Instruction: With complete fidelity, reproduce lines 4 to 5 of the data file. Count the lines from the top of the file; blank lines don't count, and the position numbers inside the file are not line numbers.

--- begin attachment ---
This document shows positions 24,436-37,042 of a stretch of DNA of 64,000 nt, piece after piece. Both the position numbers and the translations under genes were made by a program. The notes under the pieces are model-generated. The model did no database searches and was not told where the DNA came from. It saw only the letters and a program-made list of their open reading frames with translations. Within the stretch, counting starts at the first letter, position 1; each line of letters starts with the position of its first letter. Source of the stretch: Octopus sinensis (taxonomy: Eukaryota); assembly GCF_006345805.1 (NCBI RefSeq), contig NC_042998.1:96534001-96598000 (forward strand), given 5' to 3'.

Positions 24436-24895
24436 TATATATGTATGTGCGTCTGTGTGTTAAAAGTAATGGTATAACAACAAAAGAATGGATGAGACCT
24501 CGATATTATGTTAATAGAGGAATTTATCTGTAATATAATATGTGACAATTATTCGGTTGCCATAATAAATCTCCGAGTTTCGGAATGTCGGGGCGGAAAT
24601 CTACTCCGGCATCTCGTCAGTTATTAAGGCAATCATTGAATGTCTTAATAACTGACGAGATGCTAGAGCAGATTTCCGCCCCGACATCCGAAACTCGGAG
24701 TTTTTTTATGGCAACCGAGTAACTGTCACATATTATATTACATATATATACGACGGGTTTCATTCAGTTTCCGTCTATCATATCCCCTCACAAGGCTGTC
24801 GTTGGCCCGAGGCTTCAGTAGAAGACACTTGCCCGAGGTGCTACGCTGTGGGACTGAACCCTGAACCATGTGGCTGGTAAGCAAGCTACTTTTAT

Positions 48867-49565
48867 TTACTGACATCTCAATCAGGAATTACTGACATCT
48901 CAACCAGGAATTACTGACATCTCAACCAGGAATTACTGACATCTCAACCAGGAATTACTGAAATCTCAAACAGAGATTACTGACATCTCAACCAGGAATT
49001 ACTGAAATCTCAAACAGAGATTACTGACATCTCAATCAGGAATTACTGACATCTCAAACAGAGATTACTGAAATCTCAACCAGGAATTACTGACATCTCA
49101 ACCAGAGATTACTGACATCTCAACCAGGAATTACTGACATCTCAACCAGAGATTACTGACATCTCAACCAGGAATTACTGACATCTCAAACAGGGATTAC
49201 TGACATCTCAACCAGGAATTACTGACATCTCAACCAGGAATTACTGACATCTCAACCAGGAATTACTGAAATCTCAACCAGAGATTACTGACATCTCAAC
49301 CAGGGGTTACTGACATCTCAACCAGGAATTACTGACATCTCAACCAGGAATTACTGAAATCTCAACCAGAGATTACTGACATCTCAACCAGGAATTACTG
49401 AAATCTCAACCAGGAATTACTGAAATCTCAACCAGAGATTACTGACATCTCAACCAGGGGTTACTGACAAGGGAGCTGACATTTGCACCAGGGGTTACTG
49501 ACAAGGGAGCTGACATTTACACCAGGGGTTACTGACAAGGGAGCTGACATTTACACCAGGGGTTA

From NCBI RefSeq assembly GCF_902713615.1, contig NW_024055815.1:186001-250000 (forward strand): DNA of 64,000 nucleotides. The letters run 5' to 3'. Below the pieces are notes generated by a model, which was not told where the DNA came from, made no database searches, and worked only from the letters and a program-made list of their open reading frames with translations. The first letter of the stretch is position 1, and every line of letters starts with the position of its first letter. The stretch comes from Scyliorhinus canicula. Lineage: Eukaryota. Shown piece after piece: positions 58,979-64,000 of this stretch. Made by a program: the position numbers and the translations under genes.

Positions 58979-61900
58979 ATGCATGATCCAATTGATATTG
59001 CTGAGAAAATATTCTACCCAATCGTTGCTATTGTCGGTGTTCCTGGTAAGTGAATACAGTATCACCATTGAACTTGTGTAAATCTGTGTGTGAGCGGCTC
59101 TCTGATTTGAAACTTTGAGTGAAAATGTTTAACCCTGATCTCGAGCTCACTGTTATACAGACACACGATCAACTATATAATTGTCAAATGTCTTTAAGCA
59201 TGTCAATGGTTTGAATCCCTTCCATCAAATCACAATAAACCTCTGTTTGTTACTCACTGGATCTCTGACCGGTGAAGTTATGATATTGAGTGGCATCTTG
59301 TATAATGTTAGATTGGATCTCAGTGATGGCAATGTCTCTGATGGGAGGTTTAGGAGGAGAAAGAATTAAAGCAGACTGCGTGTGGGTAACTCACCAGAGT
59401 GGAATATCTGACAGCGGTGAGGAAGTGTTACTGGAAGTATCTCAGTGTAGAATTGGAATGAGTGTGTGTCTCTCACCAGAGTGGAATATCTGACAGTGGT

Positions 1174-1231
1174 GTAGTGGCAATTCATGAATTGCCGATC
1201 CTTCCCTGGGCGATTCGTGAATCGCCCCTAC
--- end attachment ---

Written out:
24501 CGATATTATGTTAATAGAGGAATTTATCTGTAATATAATATGTGACAATTATTCGGTTGCCATAATAAATCTCCGAGTTTCGGAATGTCGGGGCGGAAAT
24601 CTACTCCGGCATCTCGTCAGTTATTAAGGCAATCATTGAATGTCTTAATAACTGACGAGATGCTAGAGCAGATTTCCGCCCCGACATCCGAAACTCGGAG